Canada Visa Application: Misrepresentation is a Big Deal

Based on facts:

Jane (not real name) was stressed after she received a procedural fairness letter from Immigration Refugees and Citizenship Canada (IRCC) on her recent application for a Temporary Resident Visa (TRV) to Canada. She already has a Canadian work permit and has been living in Canada for the last 5 years. Her TRV status expired, and she came to India to visit family, hoping to renew her TRV from India.

Next, she had submitted her TRV application 2 weeks ago. Further, she was contacted by IRCC indicating 1 answer in her application form did not match with the records. After that she had 30 days to respond and clarify.

Jane realized that she had made a mistake. And, she wrote back to IRCC apologizing for the same. Unfortunately, it did not convince the Visa Officer. Consequently, the TRV application got refused. The refusal letter indicated a five year ban due to misrepresentation. The misrepresentation results in inadmissibility under Canada’s Immigration and Refugee Protection Act 40(2)(a).

Misrepresentation on Canada visa application is a real thing and may have real consequences. Providing false information (intentionally or unintentionally) on your Canada visa application may result in being inadmissible to Canada. And, a 5 year ban under Canada’s Immigration and Refugee Protection Act 40(2)(a). Meaning any future application for the next 5 years will result in a refusal by default. It does not matter who provided the false information. Additionally, the applicant is liable for all the content and details on the file. Therefore, not advisable to blindly trust any unauthorized person to help with your application. You are paying your hard earned money and have the right to seek services of authorized professionals who have studied and experience in Canadian immigration law.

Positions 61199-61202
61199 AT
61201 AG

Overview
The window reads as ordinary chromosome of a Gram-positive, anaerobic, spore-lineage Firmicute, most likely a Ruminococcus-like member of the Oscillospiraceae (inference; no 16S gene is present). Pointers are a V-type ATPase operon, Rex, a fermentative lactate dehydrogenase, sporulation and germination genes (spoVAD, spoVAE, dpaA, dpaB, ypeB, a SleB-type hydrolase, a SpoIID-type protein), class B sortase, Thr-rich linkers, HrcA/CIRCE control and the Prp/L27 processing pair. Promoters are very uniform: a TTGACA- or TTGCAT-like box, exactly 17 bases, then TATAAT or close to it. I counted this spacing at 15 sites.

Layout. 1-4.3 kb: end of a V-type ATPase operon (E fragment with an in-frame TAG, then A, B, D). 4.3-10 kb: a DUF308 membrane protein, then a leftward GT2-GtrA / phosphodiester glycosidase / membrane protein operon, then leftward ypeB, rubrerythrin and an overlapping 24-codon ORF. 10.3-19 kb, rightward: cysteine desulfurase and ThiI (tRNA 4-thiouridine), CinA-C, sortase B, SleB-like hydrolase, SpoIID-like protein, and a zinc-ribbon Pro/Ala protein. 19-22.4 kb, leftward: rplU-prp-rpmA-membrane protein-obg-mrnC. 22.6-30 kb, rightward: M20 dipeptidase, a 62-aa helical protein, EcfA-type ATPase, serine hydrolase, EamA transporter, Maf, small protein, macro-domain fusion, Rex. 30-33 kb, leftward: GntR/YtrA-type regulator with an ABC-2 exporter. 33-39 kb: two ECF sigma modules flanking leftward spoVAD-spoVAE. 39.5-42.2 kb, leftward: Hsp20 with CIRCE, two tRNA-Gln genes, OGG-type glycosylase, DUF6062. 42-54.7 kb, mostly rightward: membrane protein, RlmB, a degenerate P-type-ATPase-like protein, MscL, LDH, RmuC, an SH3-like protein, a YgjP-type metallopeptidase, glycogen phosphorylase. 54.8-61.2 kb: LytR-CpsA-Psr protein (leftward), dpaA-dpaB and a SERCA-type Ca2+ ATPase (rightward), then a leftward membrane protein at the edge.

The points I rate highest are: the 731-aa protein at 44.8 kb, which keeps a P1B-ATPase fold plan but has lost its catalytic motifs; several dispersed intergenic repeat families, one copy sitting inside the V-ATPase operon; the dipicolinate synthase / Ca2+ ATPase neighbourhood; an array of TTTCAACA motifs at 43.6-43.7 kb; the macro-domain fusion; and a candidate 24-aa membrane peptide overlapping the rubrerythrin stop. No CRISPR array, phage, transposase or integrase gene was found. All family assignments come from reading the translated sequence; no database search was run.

We hear a lot of stories like this where unauthorized (illegal) consultants advise applicants to hide their previous refusals and overstays in other countries. Canada has information sharing agreements with various countries and not indicating any previous refusals or overstays in another country may sound like a good idea in theory, but it may put you in big trouble.

Canada takes misrepresentations very seriously. If you happened to know someone who recently submitted the application, that may contain false information. Connect with YCI before it’s too late.

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